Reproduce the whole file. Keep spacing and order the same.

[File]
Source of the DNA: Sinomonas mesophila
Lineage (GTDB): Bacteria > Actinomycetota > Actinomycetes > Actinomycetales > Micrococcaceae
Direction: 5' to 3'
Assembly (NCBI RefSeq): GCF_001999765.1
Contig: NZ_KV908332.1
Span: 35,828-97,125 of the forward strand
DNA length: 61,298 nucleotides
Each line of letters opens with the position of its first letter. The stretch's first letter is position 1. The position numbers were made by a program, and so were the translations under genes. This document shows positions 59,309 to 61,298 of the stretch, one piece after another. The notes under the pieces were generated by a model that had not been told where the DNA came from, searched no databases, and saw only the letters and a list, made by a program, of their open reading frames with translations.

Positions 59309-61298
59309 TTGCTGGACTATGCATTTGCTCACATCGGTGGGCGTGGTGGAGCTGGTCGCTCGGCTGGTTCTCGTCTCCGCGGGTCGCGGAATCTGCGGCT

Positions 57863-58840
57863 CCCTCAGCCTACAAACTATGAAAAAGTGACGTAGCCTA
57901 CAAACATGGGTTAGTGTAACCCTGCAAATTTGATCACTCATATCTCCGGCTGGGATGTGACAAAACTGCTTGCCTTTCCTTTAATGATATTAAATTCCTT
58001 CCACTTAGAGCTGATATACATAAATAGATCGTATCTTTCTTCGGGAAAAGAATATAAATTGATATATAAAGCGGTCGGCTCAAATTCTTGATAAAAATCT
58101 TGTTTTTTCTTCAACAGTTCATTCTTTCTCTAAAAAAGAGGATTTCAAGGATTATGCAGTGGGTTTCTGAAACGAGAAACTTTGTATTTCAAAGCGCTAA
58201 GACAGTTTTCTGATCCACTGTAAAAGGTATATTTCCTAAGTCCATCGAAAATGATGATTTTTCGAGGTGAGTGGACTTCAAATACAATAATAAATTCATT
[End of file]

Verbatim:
Source of the DNA: Sinomonas mesophila
Lineage (GTDB): Bacteria > Actinomycetota > Actinomycetes > Actinomycetales > Micrococcaceae
Direction: 5' to 3'
Assembly (NCBI RefSeq): GCF_001999765.1
Contig: NZ_KV908332.1
Span: 35,828-97,125 of the forward strand
DNA length: 61,298 nucleotides
Each line of letters opens with the position of its first letter. The stretch's first letter is position 1. The position numbers were made by a program, and so were the translations under genes. This document shows positions 59,309 to 61,298 of the stretch, one piece after another. The notes under the pieces were generated by a model that had not been told where the DNA came from, searched no databases, and saw only the letters and a list, made by a program, of their open reading frames with translations.

Positions 59309-61298
59309 TTGCTGGACTATGCATTTGCTCACATCGGTGGGCGTGGTGGAGCTGGTCGCTCGGCTGGTTCTCGTCTCCGCGGGTCGCGGAATCTGCGGCT

Positions 57863-58840
57863 CCCTCAGCCTACAAACTATGAAAAAGTGACGTAGCCTA
57901 CAAACATGGGTTAGTGTAACCCTGCAAATTTGATCACTCATATCTCCGGCTGGGATGTGACAAAACTGCTTGCCTTTCCTTTAATGATATTAAATTCCTT
58001 CCACTTAGAGCTGATATACATAAATAGATCGTATCTTTCTTCGGGAAAAGAATATAAATTGATATATAAAGCGGTCGGCTCAAATTCTTGATAAAAATCT
58101 TGTTTTTTCTTCAACAGTTCATTCTTTCTCTAAAAAAGAGGATTTCAAGGATTATGCAGTGGGTTTCTGAAACGAGAAACTTTGTATTTCAAAGCGCTAA
58201 GACAGTTTTCTGATCCACTGTAAAAGGTATATTTCCTAAGTCCATCGAAAATGATGATTTTTCGAGGTGAGTGGACTTCAAATACAATAATAAATTCATT